CATCH THE BUZZ
Egg Laying Union Set To Strike. Two Years And Out Rule Contested.
EGGLAYERS UNION SETS STRIKE VOTE: Mandatory Retirement Age at Issue
Submitted by Eugene Makovec, Newsletter Editor, Missouri State Beekeepers Association, April 1, 2010, St. Louis, Missouri
Members of the International Sisterhood of Egglayers, Local 1851, are set to vote this week on a strike action against SweetBee Honey Corporation.
At issue is SweetBee’s new mandatory retirement age of two years for queen bees. The policy was announced on March 1, and drew an ominous hum of indignation from egglayers across the company’s 1200-hive operation.
“It’s completely arbitrary – it’s not even a matter of individual ability,” buzzed Myrtle, a 26-month-old queen who declined to give her last name. “They just assume we’re too old and can no longer do the job.”
Myrtle was summarily dismissed as she reached her second anniversary at SweetBee, just weeks after the new policy took effect. She was able to find work in a nearby observation hive, and while she considers herself lucky, she acknowledges that this is a huge demotion for her. “This used to be where old, worn-out queens went to die,” she mused. “I love my hive-mates and am treated well by my keeper, but it’s not the same as running a full-scale production hive. I need to be challenged.”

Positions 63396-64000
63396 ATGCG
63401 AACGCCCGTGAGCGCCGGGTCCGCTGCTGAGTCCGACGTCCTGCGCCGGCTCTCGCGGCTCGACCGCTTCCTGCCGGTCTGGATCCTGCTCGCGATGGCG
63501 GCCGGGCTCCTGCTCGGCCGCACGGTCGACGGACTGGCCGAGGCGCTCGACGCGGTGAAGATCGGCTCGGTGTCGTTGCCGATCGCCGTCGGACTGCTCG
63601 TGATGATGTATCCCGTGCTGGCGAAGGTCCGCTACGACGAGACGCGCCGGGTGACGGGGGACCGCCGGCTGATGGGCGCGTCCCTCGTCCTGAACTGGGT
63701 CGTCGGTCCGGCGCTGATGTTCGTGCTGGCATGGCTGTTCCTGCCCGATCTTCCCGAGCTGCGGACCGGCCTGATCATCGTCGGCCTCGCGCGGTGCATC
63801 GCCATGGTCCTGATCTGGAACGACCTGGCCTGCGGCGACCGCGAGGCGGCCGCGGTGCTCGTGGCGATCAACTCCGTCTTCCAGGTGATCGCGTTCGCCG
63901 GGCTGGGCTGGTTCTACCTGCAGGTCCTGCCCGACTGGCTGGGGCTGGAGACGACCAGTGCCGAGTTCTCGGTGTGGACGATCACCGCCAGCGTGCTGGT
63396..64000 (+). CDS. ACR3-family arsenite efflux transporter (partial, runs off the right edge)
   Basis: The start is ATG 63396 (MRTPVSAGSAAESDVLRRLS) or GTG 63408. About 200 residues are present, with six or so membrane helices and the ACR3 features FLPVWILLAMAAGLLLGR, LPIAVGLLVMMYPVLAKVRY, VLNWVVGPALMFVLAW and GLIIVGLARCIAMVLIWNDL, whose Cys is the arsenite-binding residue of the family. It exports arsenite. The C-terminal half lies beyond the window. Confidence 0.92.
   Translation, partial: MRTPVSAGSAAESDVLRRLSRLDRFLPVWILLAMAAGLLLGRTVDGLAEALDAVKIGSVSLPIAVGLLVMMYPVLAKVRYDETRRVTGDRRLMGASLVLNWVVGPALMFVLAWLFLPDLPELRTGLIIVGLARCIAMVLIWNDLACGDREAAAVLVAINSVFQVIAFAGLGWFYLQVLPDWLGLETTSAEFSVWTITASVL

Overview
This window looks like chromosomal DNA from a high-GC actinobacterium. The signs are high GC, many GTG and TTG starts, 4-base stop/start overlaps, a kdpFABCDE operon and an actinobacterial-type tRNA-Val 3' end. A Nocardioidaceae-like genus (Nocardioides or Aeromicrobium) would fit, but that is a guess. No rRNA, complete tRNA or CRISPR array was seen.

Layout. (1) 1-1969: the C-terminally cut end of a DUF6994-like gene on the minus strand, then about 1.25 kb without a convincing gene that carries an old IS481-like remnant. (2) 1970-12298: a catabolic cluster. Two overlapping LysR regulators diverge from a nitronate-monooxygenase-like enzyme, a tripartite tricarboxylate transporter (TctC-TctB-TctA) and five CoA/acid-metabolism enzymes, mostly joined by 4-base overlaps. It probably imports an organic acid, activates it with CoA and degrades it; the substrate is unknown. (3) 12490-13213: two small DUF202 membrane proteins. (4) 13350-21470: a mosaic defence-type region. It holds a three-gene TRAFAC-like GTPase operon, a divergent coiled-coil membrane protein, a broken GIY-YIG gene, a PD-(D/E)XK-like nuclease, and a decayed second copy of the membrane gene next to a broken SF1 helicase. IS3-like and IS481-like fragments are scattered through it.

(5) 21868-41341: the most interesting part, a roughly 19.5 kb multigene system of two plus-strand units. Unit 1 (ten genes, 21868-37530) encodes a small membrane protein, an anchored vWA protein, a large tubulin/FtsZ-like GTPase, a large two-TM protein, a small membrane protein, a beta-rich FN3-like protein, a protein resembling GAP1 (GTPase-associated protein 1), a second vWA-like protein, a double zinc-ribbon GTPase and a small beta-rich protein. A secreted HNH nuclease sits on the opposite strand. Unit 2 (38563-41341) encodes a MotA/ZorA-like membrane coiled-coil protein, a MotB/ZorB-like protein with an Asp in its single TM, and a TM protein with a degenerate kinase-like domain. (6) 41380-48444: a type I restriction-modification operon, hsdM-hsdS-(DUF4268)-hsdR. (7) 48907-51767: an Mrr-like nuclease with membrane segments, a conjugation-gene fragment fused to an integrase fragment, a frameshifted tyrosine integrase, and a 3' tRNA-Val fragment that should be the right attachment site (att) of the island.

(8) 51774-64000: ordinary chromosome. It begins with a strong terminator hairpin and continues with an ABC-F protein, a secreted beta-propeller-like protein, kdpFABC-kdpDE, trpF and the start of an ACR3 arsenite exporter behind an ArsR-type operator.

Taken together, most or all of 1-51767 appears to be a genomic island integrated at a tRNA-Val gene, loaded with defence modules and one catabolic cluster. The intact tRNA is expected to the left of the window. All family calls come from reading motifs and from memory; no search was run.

“It’s just not fair,” complained Rosie Romano-Ortis-Petrova-Schultz-Bertolli-Bremer-Maggiano-Boehner-Milosevic-Anderssen-Bommarito-Yurovich-Hegel, a 22-month-old single mother of 54,371. “I feel like I’m just coming into prime production age. I’ve got a lot of mouths to feed, and now I have to worry about one day being plucked out of my work station like some yellow jacket, and tossed out into the grass … or worse.”
SweetBee officials declined to comment for the record, citing ongoing negotiations. But one high-level manager, speaking on condition of anonymity, called it “a matter of simple economics…. It is true that you can’t put a definitive age on productivity,” he said. “But the simple fact is, once they get beyond that two-year point, it’s really hit-or-miss.” And since the union has consistently resisted the idea of its older members submitting to viability testing, he added, “This was our only option.”
Another company official concurred. “Close to 50 percent of queens experience significant production declines in their third year, and the worst part is, it’s so unpredictable. You have a queen who looks to be doing a great job, and suddenly she starts producing nothing but drones. It’s very difficult, and very expensive, to replace her when that happens in mid-season.”
It is widely acknowledged that queen productivity declines with age, often during the third year and almost always by the fourth. The reasons are complex, but experts agree that the largest issue is a decreasing supply of sperm in the egg-layer’s spermatheca. This organ is supplied on a mating flight within the first two weeks of a queen’s life, and is never replenished. (Sperm is required for fertilization of worker eggs, while unfertilized eggs develop into drones.)